Putting yourself in the student’s shoes

As an employee of the University of Ottawa, your job is centred around students, whether or not you work on the front line. And because your workplace is so student-focused, it’s extremely important that you put yourself in the student’s shoes. Here are some examples:

  • You’ve had a bad morning and are now responsible for answering the phone for InfoAdmission. You’re a representative of the University of Ottawa, in some cases the only representative the prospective student knows. Remember that  the person is facing a very difficult decision, and that most prospective students are unsure about what their best option is. Lay out as clearly as possible why you feel University of Ottawa would be a good fit.
  • You’ve had a bad morning and now have to attend a meeting concerning communications. Remember that, though you don’t have to deal directly with students, many of your colleagues do and that being friendly and understanding will make everyone’s job easier.
  • You’re dealing with a student who has just been told that he or she is not eligible for the financial aid the student was counting on. Realize that this is a moment of extreme stress for the student,  who is likely wondering how to afford tuition and textbooks, on top of other necessities such as rent and food. Go through all of the student’s other options. If you feel it’s appropriate, you can also go through some of the other services the University of Ottawa offers to help students in financial need, such as the food bank, the Work-Study Program, etc.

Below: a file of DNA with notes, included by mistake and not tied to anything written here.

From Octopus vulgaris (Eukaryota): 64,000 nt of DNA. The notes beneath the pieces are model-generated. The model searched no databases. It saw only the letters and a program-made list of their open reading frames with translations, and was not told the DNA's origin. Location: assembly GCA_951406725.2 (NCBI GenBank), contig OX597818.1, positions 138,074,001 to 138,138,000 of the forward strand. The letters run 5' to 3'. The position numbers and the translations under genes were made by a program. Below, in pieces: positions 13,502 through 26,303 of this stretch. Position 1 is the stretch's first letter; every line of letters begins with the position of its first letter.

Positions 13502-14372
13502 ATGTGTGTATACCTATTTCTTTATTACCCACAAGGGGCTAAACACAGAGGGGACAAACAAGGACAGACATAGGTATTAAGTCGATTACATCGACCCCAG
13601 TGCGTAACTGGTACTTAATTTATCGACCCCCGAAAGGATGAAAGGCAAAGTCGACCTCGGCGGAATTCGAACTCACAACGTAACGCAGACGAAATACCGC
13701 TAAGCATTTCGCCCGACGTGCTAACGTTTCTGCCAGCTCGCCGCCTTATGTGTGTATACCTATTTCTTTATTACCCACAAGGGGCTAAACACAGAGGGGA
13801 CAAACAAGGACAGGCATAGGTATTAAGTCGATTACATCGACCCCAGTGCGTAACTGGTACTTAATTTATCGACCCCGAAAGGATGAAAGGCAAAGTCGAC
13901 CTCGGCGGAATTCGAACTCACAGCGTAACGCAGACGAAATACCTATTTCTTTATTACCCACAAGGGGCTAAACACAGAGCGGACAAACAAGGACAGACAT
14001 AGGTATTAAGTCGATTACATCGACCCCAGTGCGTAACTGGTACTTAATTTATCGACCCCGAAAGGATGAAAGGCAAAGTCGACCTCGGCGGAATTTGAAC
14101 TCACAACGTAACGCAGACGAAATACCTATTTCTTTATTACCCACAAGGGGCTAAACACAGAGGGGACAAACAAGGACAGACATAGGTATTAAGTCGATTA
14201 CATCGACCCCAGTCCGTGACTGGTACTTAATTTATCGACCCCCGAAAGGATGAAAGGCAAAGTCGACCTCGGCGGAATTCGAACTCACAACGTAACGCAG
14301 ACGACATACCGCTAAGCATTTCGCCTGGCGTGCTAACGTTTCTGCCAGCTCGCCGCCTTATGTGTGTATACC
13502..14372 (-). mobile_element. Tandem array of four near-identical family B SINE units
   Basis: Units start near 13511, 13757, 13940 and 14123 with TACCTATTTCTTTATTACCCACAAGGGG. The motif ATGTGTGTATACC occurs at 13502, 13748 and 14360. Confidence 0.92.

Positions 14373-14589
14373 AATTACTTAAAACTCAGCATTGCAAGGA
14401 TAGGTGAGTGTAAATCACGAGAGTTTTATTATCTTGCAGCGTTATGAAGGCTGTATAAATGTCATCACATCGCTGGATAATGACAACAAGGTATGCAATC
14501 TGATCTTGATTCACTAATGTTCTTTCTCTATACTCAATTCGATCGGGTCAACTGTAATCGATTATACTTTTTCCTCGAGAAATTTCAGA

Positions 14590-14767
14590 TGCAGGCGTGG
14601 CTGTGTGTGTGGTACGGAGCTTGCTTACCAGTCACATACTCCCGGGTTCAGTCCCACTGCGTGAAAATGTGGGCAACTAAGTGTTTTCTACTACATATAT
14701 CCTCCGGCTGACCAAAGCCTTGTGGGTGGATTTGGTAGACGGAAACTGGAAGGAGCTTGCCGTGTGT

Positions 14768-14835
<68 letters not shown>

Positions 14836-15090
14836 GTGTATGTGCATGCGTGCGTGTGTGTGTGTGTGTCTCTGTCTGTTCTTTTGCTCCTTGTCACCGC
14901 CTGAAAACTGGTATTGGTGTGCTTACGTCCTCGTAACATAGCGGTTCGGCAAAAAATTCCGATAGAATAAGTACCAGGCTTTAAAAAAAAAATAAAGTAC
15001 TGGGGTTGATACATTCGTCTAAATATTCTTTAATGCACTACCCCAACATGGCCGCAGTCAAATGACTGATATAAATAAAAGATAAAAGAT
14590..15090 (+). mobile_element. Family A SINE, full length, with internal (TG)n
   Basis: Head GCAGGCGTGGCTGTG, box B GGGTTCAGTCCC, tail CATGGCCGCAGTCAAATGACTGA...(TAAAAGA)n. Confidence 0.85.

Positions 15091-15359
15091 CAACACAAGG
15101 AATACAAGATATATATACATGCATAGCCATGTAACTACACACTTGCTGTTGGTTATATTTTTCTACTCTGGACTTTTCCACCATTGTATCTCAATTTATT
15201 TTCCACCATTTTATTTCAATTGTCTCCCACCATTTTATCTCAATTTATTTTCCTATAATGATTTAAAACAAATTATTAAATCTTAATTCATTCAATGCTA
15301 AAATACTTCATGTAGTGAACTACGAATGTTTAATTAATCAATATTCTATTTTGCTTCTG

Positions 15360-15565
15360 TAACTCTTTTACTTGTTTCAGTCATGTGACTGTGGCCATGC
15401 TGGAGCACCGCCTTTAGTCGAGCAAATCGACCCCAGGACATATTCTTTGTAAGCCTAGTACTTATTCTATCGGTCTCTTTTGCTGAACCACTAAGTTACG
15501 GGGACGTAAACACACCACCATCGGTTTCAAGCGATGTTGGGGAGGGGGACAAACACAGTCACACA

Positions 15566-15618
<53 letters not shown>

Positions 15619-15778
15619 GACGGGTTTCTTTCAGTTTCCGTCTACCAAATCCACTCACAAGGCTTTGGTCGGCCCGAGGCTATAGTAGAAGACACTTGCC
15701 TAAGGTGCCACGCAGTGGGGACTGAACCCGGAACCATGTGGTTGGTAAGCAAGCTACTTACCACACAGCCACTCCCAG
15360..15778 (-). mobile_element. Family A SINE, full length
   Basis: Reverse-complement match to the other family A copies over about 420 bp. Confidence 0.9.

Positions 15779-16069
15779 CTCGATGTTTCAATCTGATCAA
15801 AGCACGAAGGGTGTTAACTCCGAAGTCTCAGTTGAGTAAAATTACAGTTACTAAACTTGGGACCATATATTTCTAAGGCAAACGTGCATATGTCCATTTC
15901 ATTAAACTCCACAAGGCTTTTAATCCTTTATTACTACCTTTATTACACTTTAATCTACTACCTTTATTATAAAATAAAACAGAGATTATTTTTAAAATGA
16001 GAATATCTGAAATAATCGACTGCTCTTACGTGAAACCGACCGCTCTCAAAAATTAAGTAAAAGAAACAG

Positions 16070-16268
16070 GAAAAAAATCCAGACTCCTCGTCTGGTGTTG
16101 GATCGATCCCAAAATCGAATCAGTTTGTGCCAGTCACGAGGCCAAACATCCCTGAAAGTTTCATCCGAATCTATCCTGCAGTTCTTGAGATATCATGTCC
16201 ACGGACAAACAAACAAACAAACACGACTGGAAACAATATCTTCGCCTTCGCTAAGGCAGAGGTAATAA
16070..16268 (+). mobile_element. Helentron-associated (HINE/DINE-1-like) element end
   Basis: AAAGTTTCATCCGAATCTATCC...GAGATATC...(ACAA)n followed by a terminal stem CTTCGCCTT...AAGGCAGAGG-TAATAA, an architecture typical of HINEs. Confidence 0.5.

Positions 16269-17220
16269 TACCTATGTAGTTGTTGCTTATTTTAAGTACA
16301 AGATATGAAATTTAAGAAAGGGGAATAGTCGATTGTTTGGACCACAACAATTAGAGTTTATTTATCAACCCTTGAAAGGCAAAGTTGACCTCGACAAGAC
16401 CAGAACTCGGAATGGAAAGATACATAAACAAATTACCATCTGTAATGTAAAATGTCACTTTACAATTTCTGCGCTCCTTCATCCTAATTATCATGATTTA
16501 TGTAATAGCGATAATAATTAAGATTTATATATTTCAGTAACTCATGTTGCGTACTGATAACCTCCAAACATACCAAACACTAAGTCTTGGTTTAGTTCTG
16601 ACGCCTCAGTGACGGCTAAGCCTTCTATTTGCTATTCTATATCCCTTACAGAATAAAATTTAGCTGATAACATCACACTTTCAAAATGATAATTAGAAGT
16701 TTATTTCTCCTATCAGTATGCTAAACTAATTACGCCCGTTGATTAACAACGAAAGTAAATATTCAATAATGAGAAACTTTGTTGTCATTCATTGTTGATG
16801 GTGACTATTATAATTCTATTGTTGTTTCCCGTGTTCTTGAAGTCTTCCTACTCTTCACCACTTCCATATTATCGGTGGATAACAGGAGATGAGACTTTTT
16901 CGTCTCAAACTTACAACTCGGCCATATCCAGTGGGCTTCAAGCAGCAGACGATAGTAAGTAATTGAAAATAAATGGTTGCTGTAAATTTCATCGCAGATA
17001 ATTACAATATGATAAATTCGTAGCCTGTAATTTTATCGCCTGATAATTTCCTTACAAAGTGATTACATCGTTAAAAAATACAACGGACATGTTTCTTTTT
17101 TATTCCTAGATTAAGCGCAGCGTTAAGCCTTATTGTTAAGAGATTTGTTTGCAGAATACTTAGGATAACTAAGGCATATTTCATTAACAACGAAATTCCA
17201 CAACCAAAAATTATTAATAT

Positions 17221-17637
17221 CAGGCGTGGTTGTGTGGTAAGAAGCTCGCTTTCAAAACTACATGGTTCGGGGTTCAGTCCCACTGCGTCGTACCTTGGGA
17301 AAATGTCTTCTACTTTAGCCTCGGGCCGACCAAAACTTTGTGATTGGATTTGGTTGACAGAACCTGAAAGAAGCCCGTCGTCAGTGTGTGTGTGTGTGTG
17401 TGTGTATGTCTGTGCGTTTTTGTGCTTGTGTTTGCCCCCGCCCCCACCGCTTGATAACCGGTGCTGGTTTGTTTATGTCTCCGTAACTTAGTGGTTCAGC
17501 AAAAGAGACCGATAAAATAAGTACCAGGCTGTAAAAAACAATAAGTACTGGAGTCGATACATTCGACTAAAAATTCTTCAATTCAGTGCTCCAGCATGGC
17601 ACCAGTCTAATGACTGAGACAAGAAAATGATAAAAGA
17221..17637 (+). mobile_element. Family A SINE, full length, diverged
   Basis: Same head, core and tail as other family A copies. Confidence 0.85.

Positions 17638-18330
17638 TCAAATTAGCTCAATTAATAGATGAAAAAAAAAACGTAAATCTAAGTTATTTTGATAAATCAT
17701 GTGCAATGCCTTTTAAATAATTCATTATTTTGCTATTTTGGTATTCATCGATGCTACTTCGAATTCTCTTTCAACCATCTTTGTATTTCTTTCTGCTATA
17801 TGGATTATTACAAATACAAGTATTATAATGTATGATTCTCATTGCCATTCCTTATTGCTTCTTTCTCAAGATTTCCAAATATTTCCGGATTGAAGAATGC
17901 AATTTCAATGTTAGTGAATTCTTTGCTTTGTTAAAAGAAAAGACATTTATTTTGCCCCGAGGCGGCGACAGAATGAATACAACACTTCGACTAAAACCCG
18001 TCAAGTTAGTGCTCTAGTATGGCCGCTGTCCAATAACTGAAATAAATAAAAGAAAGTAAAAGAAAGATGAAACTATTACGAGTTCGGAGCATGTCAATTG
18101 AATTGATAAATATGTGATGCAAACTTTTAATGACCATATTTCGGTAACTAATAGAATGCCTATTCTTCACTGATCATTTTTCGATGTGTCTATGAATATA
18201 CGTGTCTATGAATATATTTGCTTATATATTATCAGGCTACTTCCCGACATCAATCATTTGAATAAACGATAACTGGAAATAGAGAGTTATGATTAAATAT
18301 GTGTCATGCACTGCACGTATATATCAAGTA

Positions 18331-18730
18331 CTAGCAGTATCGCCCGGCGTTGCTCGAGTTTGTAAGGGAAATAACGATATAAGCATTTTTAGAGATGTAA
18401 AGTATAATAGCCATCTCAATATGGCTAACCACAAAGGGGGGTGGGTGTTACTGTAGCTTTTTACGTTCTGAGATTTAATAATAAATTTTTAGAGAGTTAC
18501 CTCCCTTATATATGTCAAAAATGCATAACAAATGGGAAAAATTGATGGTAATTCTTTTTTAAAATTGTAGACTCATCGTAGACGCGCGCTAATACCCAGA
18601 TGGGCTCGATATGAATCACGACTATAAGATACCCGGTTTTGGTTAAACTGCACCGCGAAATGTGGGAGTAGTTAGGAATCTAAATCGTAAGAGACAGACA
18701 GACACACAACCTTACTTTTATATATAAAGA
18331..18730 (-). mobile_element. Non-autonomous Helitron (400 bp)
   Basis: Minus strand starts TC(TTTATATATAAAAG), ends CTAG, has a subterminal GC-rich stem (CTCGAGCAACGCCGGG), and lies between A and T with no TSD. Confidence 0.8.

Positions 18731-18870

• You’re helping a first-year student with course selection, and the student doesn’t seem to understand why he or she needs to take a particular philosophy course for a Major in French Studies. Remember that this is a very emotional time for students, and students may not know what courses they should or need to take to succeed in their programs.

Understanding the student’s perspective is not only critical to providing the best possible service. Staff who have put themselves in the student’s shoes have also been responsible for many initiatives to help the students in their academic and everyday lives. By understanding the mind of the student, you can create an environment that encourages growth, learning and success. 

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